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Previous Challenge Entry (Level 3 – Advanced)
Topic: Fulfillment (04/06/06)

TITLE: Me and Runner
By Kenny Blade


I canít recall the first time I met Runner. It may have been while I was hanging upside down on the monkey bars at Claymore Elementary. I used to do that a lot in the 2nd grade. My mom said it gave me brain damage. I liked the way the world looked when the clouds littered the ground and my sweaty, dirt-covered friends dotted the heavens.

Maybe it was during choir at church. I canít remember a time when we werenít side by side, usually sitting in the corner as punishment for some ill-devised scheme we had cooked up. Neither of us could stand choir. Singing was for sissies.
Rev. Skinner was our director. He said Runner and I were his ďDisruptive DuoĒ.
We had no idea what the name meant, but we wore it with pride.

Where and when we met really doesnít matter, I donít guess. What matters is that we were closer than brothers. You never saw one without the other. We did everything together. Runner was there when I lost my first tooth. I remember because he was the one who knocked it out. We were fighting over a fishing spot on Luncefordís creek. He got a shiner. I got a dollar from the tooth fairy. We took turns fishing that spot.

He was there when I fell head first in like with Lucy Roffler in 6th grade. To this day, Lucy couldnít pick me out of a crowd of one. I knew deep down that she would never give me a second look. So did Runner. He never told me how stupid I was being as I sat on my front porch staring into the distance listening to Air Supply.

We bought our first car together. We worked all summer to save $300.00 for it. The passenger door was wired shut with a coat hanger. Duct tape held the roof liner up.
It leaked oil faster than we could pour it in. In our eyes it was a Cadillac. We traveled the world and planned our futures sitting on the hood of that old car.

When Runnerís dad was killed driving home from preaching a revival, we sat on the hood of that old Plymouth til sun up. Neither of us uttered a word. We didnít have to. As close as Runner and his dad were, I was surprised that he never cried that night.

After college Runner married Lucy Roffler and went into the family business. His dad would have been proud. I took the degree I earned in theater arts and headed to California. Later, Runner and his family became missionaries in Korea. I moved to New York and managed a pretty good living working shows off-Broadway.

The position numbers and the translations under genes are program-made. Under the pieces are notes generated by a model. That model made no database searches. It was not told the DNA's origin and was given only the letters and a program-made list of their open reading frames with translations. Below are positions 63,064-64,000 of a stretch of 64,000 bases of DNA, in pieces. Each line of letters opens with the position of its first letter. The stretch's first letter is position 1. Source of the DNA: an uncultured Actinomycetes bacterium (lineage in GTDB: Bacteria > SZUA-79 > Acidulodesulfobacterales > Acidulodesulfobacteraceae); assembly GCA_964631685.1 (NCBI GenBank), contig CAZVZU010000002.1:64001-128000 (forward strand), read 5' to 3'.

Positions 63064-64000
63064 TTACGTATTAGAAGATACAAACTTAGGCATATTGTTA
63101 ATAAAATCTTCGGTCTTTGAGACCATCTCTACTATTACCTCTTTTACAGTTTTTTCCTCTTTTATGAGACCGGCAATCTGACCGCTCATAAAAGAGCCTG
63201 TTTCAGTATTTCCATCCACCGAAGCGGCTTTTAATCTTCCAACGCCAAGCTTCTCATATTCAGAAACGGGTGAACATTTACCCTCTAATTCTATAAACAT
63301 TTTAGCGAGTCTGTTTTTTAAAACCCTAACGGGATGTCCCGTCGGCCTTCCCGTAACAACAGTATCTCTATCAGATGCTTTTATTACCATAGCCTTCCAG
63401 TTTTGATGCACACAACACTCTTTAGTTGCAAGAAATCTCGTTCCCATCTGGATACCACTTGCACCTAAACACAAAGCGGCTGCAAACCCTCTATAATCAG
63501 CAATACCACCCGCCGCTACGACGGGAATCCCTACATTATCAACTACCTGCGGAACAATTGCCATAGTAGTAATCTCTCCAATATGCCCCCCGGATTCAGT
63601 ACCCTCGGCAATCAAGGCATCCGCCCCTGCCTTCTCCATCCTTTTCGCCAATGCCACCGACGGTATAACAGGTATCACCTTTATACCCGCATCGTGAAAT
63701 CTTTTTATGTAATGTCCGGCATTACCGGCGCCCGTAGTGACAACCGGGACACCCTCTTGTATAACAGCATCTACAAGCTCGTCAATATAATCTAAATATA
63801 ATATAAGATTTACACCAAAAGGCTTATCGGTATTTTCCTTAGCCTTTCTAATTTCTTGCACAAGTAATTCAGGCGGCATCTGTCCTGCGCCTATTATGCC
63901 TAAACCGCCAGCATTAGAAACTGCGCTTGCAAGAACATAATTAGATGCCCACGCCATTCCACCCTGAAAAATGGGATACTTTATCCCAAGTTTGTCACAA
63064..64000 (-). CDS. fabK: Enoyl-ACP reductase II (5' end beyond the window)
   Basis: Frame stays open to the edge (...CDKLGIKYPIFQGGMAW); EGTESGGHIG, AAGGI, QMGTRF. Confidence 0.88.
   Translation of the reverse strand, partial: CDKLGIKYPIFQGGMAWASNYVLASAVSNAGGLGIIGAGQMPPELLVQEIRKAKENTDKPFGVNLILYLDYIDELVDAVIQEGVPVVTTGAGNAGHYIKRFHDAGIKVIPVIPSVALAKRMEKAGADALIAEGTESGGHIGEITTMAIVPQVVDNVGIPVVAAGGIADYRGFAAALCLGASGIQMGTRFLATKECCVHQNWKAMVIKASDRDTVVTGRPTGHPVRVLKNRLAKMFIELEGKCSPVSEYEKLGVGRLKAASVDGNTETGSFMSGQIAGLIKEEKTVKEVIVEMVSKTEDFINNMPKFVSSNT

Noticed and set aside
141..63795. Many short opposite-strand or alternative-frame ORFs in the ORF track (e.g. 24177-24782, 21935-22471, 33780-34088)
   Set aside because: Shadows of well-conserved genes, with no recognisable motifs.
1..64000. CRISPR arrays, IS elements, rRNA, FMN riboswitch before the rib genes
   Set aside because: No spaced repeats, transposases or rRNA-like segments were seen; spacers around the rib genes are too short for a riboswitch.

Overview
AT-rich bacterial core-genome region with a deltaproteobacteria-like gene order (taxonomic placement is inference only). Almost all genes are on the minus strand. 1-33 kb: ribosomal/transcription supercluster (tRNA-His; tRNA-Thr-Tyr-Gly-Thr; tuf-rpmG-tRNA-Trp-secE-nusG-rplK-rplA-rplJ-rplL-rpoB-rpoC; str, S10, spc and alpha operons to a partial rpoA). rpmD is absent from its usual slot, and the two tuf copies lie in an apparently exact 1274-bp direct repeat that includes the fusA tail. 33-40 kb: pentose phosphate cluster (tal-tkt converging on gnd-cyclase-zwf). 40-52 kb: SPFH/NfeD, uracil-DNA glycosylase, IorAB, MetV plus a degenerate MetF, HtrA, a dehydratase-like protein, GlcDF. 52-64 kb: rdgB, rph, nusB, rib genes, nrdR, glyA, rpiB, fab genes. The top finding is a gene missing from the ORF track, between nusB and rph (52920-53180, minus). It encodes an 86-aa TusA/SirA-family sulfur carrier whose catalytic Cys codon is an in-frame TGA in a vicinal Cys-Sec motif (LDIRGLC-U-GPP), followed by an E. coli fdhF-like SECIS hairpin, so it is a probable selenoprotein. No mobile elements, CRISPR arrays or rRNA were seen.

We called each other on holidays and sent e-mails from time to time.
I always regretted not taking him up on the offer to come see him. Always another show starting up. There never seemed to be time. A funeral is never a good reason to get re-acquainted, but at least we were together again. It was good to see Runner. He had a beautiful family.

There were so many things I wanted to tell him about New York. I wanted to know about his life in Korea. As Runner walked toward me, I noticed a small cross pinned to his collar. At once it came flooding back to me where Iíd seen it before. One day after choir, Rev. Skinner offered each of us a cross pin and told us how Christ died for our sins. He asked us to come to the altar if we wanted to know more about Christ.

As he came closer, I noticed Runnerís eyes were filled with tears. I didnít understand. He hadnít shed a single tear when his father died, yet now he was weeping. I felt the dampness of his tears on my shoulder as he walked away. ďStay awhile!Ē, I wanted to shout. ďThere is so much I want to tell you!Ē.

Runner faded from sight as the casket was lowered into the ground. As I lay there in the darkness, I finally understood. Runner never cried for his father because he knew he would see him again. We had both gone to the altar that day. I went because thatís just how we did things Ė Together. I laid my cross back down as we walked from the church that day. Runner didnít. It was the one thing we didnít do together.

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This article has been read 781 times
Member Comments
Member Date
Marilyn Schnepp 04/14/06
I loved this story about "Me and Runner"...it was so touching, so witty and so like friends; but I felt cheated when I didn't know the WHO that Runner was crying for at the funeral on your Reacquainting Day. I know you WANT the reader to think it was you....but knowing the dead don't think, don't see and don't feel tears fall on their shoulders... I felt empty. However, it's a great tribute to your friend, and a beautiful, well written story!